The six-year-old startup founded by Facebook's billionaire cofounder wants to kill long email threads
The updates are largely split into three categories: a redesigned layout that gives it a more simplified look, a new "conversation" feature that lets users leave comments under specific projects, and a new tracking feature that turns Asana into a bigger platform.
"This is the biggest project we've done to date for sure," Moskovitz said.Moskovitz was particularly upbeat about the new "conversation" feature which lets teams form a conversation around specific work projects or tasks. It basically adds more clarity to who's working on what, and on the progress of the project, without having to go through long, cluttered email threads.
"It's a simplified form of email thread, with enhanced features like being able to control the follower list, tracking work, and status updates," Moskovitz said.
But Moskovitz made it clear the new updates were not aimed at replacing Slack or any of the messaging apps. "Conversations is what you'd do in a mailing list, around a particular project or a subject. It's pretty different from a Slack channel," he said. "It's really meant to be an email killer."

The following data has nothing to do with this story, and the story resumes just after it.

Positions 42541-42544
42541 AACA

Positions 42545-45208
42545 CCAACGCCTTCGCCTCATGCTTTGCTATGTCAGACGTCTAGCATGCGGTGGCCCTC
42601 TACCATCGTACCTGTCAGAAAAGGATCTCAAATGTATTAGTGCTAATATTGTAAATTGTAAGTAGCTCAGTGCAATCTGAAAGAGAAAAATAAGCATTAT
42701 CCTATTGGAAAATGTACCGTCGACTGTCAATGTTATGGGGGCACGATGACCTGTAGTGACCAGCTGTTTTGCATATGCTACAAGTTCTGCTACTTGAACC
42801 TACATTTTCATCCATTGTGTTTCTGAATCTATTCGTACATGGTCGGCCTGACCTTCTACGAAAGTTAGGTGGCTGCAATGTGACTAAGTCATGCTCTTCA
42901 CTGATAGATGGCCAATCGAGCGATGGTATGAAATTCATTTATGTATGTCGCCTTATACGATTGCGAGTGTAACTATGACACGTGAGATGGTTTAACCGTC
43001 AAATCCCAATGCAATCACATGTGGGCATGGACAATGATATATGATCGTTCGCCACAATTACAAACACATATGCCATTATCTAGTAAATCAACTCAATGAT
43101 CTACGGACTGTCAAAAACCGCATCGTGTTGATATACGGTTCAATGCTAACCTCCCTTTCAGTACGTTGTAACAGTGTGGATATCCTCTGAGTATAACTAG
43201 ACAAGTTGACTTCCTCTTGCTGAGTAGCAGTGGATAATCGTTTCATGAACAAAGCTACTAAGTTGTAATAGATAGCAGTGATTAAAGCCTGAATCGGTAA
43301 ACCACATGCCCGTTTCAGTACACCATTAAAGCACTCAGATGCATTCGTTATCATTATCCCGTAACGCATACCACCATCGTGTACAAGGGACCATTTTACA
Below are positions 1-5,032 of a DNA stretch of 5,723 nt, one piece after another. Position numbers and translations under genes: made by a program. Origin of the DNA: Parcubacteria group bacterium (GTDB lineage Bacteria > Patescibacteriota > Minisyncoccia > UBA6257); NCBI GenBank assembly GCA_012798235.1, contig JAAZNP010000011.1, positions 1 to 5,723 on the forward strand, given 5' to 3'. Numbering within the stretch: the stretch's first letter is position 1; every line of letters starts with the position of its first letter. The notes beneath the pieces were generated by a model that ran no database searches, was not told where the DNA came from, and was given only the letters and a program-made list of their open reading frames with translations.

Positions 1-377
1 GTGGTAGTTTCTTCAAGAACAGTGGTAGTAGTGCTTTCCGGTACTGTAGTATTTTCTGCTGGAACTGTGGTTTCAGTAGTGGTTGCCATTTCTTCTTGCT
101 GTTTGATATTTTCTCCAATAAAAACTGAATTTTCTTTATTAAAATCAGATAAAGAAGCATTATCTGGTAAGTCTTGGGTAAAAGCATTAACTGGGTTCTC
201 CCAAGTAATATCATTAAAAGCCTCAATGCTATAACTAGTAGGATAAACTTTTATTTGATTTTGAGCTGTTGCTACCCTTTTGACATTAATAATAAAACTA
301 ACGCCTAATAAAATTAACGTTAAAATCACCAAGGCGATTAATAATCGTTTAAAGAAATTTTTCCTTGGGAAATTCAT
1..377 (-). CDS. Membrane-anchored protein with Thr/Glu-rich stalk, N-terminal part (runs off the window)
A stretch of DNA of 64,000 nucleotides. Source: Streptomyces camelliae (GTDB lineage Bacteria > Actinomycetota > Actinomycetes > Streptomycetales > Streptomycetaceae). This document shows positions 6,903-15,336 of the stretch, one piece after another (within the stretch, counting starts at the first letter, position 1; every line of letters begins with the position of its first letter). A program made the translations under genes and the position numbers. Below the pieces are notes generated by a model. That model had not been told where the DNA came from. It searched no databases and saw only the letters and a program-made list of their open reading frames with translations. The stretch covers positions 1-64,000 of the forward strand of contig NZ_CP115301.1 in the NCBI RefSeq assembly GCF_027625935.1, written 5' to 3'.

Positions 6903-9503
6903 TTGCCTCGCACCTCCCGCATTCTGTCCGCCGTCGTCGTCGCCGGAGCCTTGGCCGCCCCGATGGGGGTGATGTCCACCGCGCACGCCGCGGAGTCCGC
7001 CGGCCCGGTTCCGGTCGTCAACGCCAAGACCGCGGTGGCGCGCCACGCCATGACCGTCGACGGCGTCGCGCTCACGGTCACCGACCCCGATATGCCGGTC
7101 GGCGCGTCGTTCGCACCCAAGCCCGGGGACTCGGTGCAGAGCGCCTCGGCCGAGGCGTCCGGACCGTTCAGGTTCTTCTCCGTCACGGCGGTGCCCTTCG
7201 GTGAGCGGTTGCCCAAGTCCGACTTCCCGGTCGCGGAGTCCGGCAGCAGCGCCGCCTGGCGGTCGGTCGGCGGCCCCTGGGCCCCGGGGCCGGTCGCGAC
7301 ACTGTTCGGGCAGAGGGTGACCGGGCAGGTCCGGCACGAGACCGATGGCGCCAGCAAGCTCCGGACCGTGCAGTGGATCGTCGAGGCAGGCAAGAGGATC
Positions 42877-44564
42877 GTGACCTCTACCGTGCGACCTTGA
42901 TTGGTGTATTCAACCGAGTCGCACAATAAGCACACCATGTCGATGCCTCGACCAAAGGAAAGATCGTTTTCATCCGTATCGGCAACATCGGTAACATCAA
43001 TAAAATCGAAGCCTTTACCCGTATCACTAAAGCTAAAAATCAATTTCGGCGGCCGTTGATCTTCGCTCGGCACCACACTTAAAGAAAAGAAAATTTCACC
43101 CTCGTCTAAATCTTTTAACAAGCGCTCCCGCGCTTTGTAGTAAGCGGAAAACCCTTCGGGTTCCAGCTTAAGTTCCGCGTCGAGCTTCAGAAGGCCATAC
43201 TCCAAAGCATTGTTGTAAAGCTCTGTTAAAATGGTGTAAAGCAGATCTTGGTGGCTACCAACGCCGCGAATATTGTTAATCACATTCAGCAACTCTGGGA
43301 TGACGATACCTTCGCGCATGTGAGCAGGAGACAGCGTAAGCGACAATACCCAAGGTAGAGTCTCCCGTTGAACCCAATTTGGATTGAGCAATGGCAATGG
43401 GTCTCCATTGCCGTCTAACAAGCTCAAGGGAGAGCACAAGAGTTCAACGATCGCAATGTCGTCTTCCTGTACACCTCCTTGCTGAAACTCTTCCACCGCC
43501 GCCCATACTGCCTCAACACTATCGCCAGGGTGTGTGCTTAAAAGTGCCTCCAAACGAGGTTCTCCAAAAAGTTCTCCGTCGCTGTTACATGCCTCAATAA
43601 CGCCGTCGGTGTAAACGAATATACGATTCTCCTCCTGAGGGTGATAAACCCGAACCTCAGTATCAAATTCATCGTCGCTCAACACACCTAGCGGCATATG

Moskovitz also gave some updated numbers around its business. Currently more than 140,000 companies are using Asana in one way or another, and the company is adding another 10,000 new companies every month. Some of the biggest customers include Major League Baseball, Pepsi, and Verizon.
He wouldn't disclose the specific sales figures, but said that its annual recurring revenue is in the "low tens of millions of dollars," with revenue having grown 2.3X since last year. He also said Asana is "tracking towards profitability," suggesting it's not profitable yet.
In a sign that it's beefing up its business unit, Asana also hired Chris Farinacci, former senior director of Google for Work, to lead its business operations earlier this week.Asana made a huge splash in the work collaboration space when it first launched in 2009. It's raised over $38 million from some top Silicon Valley tech investors including Peter Thiel and Marc Andreessen.